Rape culture isn’t just offensive to women; it’s offensive to men.
The Merriam-Webster definition of “Rape” is “to force (someone) to have sex with you by using violence or the threat of violence.”
Rape, by its very nature, is an act of aggression; it is an act in which one party aggressively steals power from another by sexual means. The victim of such an act of violence is never at fault, given the circumstances of the crime. It is the perpetrator who initiates the action, or without permission, continues past the point where previous action was decidedly ended. It is the perpetrator’s decision entirely to act upon desires which run contrary to the desires of the victim.
According to The Register Guard, Ginevra Ralph, a University of Oregon Trustee and Eugene arts administrator asked the following question during a recent meeting of Trustees:
“Where, if anywhere, does the overt sexuality with the bump-and-grind, pelvic-thrusting dancing that the female cheerleader and dance squads feature in their routines fit in this context?”
The “context” to which Ralph is referring is the context of college sexual assault and rape.
The Register Guard reports:
“UO interim President Scott Coltrane assured Ralph that the university will ask about provocative dancing as part of its $500,000 effort to prevent sexual assault on campus.”
Let’s get several things out of the way first, as some provocative thoughts have likely beset themselves upon the minds of some readers.
I am not endorsing overtly sexualized dancing or behavior; I am not endorsing the morally degraded culture into which we have slid, in which the more skin one shows, the higher one rises. I am not unaware of the fact that provocative behavior on the part of women may lead men to lust after them; and I am not unaware of the fact that sexuality is used in every facet of image marketing, including cheerleading—nor am I condoning these behaviors.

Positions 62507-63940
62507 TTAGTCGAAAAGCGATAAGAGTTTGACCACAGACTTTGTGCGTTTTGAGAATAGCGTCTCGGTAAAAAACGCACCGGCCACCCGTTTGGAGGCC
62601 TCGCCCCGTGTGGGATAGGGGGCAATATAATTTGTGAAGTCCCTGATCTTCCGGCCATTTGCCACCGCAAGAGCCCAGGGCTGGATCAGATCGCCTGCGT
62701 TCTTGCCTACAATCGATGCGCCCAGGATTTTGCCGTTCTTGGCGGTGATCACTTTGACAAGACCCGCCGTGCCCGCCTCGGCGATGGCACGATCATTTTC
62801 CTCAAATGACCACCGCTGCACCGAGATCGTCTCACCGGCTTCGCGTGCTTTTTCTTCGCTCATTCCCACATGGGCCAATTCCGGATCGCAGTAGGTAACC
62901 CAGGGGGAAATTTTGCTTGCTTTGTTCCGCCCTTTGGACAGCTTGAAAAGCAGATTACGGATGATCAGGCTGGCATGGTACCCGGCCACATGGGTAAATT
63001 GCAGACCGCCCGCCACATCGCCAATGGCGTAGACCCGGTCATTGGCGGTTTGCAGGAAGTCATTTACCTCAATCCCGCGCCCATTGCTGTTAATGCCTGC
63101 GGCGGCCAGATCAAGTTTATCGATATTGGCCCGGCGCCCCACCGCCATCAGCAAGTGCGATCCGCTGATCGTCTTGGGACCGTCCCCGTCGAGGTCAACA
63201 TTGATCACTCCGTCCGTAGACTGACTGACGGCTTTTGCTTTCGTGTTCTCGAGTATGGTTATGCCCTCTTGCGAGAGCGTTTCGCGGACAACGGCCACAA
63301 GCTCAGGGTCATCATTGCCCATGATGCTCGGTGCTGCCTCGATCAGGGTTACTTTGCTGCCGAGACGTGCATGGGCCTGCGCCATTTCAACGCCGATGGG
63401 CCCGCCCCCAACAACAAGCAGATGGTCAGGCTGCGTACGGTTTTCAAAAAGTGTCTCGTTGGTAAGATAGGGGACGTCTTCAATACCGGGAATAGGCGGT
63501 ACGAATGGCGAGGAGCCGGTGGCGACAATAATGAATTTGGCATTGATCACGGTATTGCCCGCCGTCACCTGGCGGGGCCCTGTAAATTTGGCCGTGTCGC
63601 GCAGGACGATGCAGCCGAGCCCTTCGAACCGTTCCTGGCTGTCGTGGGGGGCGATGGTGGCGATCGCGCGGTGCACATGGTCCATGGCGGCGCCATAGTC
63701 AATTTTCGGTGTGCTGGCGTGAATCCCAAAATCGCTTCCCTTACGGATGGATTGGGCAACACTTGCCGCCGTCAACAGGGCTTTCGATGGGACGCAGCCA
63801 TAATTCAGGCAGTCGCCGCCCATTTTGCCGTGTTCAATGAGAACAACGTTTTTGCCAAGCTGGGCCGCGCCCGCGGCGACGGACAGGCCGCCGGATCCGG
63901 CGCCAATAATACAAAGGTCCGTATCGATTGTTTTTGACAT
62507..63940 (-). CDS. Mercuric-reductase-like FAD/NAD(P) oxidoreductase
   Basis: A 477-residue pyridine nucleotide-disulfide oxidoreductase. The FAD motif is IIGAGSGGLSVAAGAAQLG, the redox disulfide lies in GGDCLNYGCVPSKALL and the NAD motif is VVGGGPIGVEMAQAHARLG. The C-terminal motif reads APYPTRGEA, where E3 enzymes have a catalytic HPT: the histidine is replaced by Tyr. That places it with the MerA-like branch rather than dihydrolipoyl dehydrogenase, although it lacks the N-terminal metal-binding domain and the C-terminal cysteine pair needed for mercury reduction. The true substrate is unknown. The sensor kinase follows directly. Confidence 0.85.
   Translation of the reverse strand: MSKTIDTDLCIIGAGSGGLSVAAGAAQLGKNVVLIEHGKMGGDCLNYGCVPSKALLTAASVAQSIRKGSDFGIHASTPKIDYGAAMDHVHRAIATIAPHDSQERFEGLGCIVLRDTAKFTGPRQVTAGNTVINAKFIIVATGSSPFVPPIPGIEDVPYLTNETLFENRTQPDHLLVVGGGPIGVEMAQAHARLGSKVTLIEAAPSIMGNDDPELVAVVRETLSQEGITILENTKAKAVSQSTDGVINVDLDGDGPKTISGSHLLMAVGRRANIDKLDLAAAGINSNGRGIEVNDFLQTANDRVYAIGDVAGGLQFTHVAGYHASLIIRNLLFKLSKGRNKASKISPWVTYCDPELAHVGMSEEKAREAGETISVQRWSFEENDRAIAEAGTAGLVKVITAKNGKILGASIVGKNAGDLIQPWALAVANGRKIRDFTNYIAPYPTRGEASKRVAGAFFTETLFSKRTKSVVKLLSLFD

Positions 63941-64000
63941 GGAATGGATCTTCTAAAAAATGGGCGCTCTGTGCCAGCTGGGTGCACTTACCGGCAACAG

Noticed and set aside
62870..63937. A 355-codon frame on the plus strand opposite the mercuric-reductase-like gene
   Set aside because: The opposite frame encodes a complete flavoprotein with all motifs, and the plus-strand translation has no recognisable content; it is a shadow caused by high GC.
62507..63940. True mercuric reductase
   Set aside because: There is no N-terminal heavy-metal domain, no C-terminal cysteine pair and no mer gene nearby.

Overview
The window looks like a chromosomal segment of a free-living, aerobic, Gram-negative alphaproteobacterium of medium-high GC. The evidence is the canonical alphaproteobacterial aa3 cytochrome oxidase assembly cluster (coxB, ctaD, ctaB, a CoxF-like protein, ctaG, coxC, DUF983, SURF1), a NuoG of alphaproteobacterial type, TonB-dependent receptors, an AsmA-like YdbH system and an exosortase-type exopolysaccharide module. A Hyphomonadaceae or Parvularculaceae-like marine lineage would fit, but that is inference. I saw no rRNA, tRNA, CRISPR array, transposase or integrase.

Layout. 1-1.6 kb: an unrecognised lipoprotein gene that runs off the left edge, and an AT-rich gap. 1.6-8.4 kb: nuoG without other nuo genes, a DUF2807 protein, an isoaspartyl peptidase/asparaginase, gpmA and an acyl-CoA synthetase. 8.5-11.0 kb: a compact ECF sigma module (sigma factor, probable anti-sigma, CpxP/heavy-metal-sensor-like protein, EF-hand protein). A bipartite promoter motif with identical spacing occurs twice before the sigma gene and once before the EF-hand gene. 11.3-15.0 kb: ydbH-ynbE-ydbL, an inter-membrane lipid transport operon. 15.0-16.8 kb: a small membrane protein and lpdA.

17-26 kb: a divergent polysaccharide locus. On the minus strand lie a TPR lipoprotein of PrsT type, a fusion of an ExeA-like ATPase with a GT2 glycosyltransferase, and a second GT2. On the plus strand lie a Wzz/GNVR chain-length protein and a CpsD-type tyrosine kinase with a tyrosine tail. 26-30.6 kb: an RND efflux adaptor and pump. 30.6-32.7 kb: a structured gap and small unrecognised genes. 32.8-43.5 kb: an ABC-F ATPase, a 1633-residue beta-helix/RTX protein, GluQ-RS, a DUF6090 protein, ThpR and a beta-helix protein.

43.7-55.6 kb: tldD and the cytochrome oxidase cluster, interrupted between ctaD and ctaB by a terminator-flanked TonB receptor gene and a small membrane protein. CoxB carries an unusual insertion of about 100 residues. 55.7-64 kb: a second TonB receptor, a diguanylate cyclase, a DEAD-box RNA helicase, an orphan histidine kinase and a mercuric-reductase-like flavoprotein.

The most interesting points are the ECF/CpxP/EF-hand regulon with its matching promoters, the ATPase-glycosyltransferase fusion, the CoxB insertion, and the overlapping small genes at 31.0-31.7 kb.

However, an important issue is not being addressed by Ginevra Ralph, and the University of Oregon: Rape and sexual assault are not the result of any behavior other than that of the perpetrator.
Additionally, it is important to note that one who does not endorse or condone overly-sexualized behavior can also believe that such behavior is not “bait” for would-be rapists. In my experience, there are many of the conservative persuasion that cannot, or will not reconcile that notion.
We are dying. That’s a fact of life. Our society has fallen prey to numerous evils, not the least of which is sexual degradation. But to believe, or even conceive of the idea that rape may be a consequence of “provocative” behavior is patently absurd. It’s offensive to women because it places blame on the victims. Regardless of how inappropriate a woman’s behavior, rape is not an appropriate consequence. Ever. That’s established territory though.
What’s worse—in my mind—is that this notion places all men on the same level as rapists. To claim that overtly-sexualized cheerleading may be a partial contributor to campus rape implies that all men, regardless of their status as individual human beings, can, with relative ease, be turned into something evil. This idea implies that any and all decent, moral men have no ability to control their base impulses should they see a cheerleader shake her butt during half-time. It’s offensive, and naive.
A rapist will rape regardless of his surrounding circumstances.
How about instead of making naive insinuations about all men and spending several hundred thousand dollars “in an effort to prevent sexual assault” (which is wildly ambiguous, and likely frivolous), we allow women to carry concealed handguns on campus so that they can actually protect themselves should they encounter a rapist?
Nah, that’s too sane. Let’s focus on cheerleading and how all men are potential rapists instead.